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Tyne and Wear HER(16930): Sunderland, Ashbrooke Sports Ground - Details

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Sunderland, Ashbrooke Sports Ground




Sports Ground

Cricket Ground

Early Modern



Opened on 30th May 1887 with a Whitsuntide Sports Meeting costing 6d.The Ashbrooke Sports Club, a Victorian members' club, covers nearly six acres. It has in the past been called 'the Lords of the North' and 'the home of sport in Sunderland'. Most multi-sports clubs came to specialise on two or three sports. Ashbrooke's objectives were 'the practice of cricket, football, gymnastic and athletic exercises, lawn tennis and quoits, the physical training and the development of the human frame' and 'the promotion of healthful exercises'. Six sports are still played at the club - cricket, rugby, bowls, tennis, squash and from 2010, football. In the 1830s Lord's catered for 7 or 8 sports and now only hosts 3 (cricket, real tennis and squash). The Ashbrooke Sports Club started with cricket (see HER 15701) when Sunderland Cricket Club moved here from Groves Field on Chester Road. The second oldest section at Ashbrooke is Sunderland RFC (see HER 15790). Ashbrooke's bowling green opened in 1889. On 18th May 1906 the current bowls pavilion was built, costing £267. The architect was Hugh Hedley (also designed the Londonderry Pub). The bowls pavilion was damaged during air raids in 1943 but still stands, barely altered. It has a wood panelled interior. It is the second oldest bowls clubhouse in Tyne and Wear. The entrance to the sports ground was on the corner of Ashbrooke Road and West Lawn. There were five tennis courts and a single storey cricket pavilion. This was replaced by a grander two storey cricket pavilion in 1899. The pavilion cost £600 and was designed by James Henderson of Sunderland. The clock was added in 1913. Two wings were added in the 1930 by Stanley Milburn and William and TR Milburn. The verandah has been glazed. The pavilion still survives and is the oldest sports-related structure in Sunderland. Athletics, cycling, baseball and boxing were only occasional sports. Bowls, hockey and squash were a permanent presence. Ashbrooke was a venue for occasional international matches and could attract over 20,000 spectators. In 1926 there was a two-day cricket match between Durham and Australia, which attracted 20,678 people. In 1951 the ground hosted a military tattoo. In 1955 a men's county tennis championship between Sunderland and Durham. From 1956 to 1961 Ashbrooke's tennis section staged indoor tournaments at Whitley Bay Ice Rink. In the 1970s and 80s during the squash boom, there were over 3000 members. In 2010 the number was around 700. In 2000 the club sold a piece of land on its west side for flats. But it has bought land on Ryhope Road for more rugby pitches. The ground is run by a limited company with charitable status. A squash court has been converted into a fitness centre and an office into a restaurant. The annual firework display attracts up to 7000 visitors. A hockey club and a running club (Sunderland Strollers) has a base in the pavilion, which also has a snooker room. In 2010 football has been played on the area formerly used for hockey.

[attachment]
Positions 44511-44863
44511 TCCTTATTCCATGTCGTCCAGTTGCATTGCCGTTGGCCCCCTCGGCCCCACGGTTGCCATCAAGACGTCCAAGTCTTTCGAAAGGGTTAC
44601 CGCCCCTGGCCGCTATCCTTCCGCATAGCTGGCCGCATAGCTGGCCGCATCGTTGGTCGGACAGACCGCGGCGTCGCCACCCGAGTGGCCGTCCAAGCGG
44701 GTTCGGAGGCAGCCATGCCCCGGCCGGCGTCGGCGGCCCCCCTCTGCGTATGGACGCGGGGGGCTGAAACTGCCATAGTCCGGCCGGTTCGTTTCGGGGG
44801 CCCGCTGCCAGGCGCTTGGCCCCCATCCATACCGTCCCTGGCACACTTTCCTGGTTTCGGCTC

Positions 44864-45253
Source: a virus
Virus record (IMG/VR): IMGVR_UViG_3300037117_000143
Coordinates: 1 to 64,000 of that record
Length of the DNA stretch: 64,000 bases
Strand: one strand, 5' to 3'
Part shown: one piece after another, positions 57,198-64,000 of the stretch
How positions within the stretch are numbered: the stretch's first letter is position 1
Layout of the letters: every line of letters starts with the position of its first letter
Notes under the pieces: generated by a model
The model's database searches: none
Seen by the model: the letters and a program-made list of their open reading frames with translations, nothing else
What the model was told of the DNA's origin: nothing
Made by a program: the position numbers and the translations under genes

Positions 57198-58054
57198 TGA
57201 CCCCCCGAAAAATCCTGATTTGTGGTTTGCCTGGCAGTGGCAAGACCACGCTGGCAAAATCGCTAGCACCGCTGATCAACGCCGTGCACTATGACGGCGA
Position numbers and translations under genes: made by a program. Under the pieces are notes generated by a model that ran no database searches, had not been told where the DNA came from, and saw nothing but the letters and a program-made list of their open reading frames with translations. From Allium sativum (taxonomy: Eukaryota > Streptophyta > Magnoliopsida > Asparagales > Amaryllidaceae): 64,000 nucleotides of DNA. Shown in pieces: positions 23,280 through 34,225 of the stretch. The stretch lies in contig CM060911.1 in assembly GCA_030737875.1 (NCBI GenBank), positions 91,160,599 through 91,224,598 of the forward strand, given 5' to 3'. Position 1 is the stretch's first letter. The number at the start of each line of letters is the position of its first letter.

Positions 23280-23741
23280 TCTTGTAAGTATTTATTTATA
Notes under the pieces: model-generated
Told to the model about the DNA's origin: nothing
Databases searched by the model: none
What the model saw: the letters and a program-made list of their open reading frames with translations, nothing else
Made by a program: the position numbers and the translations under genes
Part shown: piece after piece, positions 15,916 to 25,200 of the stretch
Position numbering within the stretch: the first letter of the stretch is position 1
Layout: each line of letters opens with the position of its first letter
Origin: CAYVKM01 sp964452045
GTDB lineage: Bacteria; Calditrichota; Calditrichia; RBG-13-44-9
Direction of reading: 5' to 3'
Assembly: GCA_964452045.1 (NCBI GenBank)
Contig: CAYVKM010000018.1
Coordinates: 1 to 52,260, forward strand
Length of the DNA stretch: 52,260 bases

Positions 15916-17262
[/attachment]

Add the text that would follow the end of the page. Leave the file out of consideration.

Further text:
Lynn Pearson, 2010, Played in Tyne and Wear - Charting the heritage of people at play, p 8, and chapter 6

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